Airlines are taking desperate measures as the post-pandemic return of air travel has not been smooth, either domestically in the United States or internationally. Shortages of labor, poor weather, pandemic-related disruptions, and surging demand are all contributing to flight cancellations, flight delays, and security and baggage handling problems worldwide. Airlines in the US have canceled roughly 15% of their previously scheduled flights this month, with even more delayed.
Chaos occurs at airports when problems continue for more than a flight or two. With high load factors, it is difficult to re-accommodate a flight – at an 85% load factor, it could take 6 flights with 15% seating available to re-accommodate passengers. Add multiple cancellations, and the effects of flight delays may mean three to five day waits before all passengers are re-accommodated. Passengers then take desperate measures of their own, such as renting a car and driving if possible or rerouting on any possible flight to get home.
Horror story experiences typically change passenger preferences and behavior, but this summer of discontent isn’t impacting passenger attitudes as much as one might expect. Pent-up demand and shortages from supply-chain issues, whether for new cars or grocery store items, have consumers expecting things to not be back to normal. As a result, the impacts of the pandemic are sometimes simply met with a shrug – as consumers realize things are beyond their control. The reality is after dramatically reducing staff, airlines have simply been unable to ramp up hiring to handle the pent-up demand.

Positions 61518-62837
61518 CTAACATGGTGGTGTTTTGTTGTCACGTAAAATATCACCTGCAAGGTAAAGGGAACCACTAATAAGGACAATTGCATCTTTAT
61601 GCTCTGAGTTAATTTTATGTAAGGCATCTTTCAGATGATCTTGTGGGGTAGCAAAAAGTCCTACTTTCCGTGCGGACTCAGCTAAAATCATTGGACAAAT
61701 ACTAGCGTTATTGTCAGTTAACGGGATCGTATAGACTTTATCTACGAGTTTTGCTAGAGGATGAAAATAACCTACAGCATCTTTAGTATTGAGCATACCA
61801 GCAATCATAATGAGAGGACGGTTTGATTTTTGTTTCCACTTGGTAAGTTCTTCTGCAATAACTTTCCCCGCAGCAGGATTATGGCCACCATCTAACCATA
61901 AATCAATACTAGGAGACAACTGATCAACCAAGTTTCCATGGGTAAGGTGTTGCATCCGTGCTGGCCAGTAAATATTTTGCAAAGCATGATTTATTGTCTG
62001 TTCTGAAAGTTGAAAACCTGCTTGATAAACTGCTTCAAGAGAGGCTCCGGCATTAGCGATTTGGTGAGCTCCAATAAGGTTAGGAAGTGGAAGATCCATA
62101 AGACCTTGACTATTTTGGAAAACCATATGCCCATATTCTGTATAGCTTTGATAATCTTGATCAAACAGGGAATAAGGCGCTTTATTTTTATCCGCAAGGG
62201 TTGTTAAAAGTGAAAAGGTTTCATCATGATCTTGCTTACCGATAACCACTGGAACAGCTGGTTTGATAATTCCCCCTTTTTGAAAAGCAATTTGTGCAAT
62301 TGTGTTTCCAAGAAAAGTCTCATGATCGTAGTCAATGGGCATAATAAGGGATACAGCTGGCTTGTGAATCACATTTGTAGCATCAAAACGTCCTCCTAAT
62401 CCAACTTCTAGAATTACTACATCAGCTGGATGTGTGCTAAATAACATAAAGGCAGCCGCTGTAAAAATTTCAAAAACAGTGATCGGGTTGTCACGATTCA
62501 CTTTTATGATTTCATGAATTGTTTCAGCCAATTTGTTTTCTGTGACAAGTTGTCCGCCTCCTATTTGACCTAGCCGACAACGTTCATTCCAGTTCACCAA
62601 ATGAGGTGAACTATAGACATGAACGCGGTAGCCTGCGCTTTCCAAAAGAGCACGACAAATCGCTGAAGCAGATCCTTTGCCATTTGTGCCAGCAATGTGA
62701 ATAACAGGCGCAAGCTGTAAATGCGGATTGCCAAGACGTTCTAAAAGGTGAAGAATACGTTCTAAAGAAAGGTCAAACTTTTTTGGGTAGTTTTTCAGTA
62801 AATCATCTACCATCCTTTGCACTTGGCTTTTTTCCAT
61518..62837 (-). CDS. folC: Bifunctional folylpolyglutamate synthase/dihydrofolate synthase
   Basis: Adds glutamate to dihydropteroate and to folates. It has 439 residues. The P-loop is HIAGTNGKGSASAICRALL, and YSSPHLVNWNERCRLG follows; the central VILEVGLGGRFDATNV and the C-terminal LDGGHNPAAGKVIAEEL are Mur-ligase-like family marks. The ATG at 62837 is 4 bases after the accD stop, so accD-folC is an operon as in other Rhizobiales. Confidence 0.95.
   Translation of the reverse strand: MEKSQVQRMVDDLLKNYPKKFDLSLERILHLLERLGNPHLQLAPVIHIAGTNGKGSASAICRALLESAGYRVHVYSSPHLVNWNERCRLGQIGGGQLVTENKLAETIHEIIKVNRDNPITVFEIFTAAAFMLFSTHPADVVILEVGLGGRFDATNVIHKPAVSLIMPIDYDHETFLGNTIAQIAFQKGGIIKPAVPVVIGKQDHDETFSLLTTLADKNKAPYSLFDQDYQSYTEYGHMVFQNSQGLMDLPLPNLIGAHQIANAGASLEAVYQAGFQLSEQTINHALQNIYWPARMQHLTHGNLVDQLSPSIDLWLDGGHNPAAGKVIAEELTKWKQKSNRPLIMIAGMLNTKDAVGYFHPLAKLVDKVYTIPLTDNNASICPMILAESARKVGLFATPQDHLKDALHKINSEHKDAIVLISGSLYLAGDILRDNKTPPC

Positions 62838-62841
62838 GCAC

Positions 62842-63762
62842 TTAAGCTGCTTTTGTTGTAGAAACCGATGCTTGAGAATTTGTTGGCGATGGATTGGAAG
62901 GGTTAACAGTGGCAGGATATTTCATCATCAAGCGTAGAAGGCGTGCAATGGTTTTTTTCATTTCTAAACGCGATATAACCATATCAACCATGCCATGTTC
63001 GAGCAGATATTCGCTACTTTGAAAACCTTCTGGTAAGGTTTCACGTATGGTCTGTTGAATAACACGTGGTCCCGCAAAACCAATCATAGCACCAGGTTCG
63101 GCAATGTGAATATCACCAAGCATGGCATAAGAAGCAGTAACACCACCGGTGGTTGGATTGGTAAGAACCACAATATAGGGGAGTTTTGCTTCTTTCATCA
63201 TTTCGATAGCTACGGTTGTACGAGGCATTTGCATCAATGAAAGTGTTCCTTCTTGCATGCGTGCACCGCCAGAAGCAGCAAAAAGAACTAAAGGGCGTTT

During the fourth of July, the holiday weekend in the US more than 1,100 flights were canceled and more than 12,000 flights delayed. That translated to about 30% of American Airlines flights and 25% of Delta’s flights. While things are not smooth in the US, activities in Europe have been even worse, approaching disastrous levels requiring desperate measures. In Canada, Air Canada wheelchair passengers have been “abandoned and forgotten” amid the chaos.
Labor shortages across Europe resulted in long queues for security, check-in, and baggage claim at many airports. Amsterdam Schipol had 4-6 hour queues and KLM was forced to stop booking additional passengers from Amsterdam to reduce the pressure. London Heathrow is trying to limit airlines to a maximum of 100,000 passengers per day throughput but is finding some airlines like Emirates uncooperative. European airport queues have been frustratingly long, and are expected to last until next summer. Compounding the problem are strikes from workers demanding higher wages.
Heathrow has had an ongoing baggage crisis over the last month. Delta flew an empty A330 to Heathrow to retrieve 1,000 bags and return them to customers in the United States. Icelandair has brought its own baggage handlers and ground staff from Iceland to Amsterdam to ensure bags were loaded and unloaded on a timely basis. These are desperate measures to solve a labor crisis and the inability of the industry to return to pre-pandemic operations.
The Bottom Line
People want to travel in pre-pandemic numbers, but airlines are finding it difficult to ramp up after cutbacks during the pandemic. The results have been chaos and require desperate measures to try and accommodate as many passengers as possible.
Unfortunately, results, particularly in Europe, haven’t been very good, with major problems in multiple locations. Until hiring can close the labor gap, whether for pilots, mechanics, air traffic control, or airport operating personnel, capacity constraints will remain. We expect these constraints to continue to impact flight schedules and restrict the ability of the industry to fully meet the resurgence in demand. If you are traveling, especially if traveling to Europe, patience will likely be required and expectations for a smooth trip should be tempered. Chaos at airports continues, as airlines and passengers take desperate measures to get to their destinations. With peak vacation season in August, things are likely to get worse before they get better.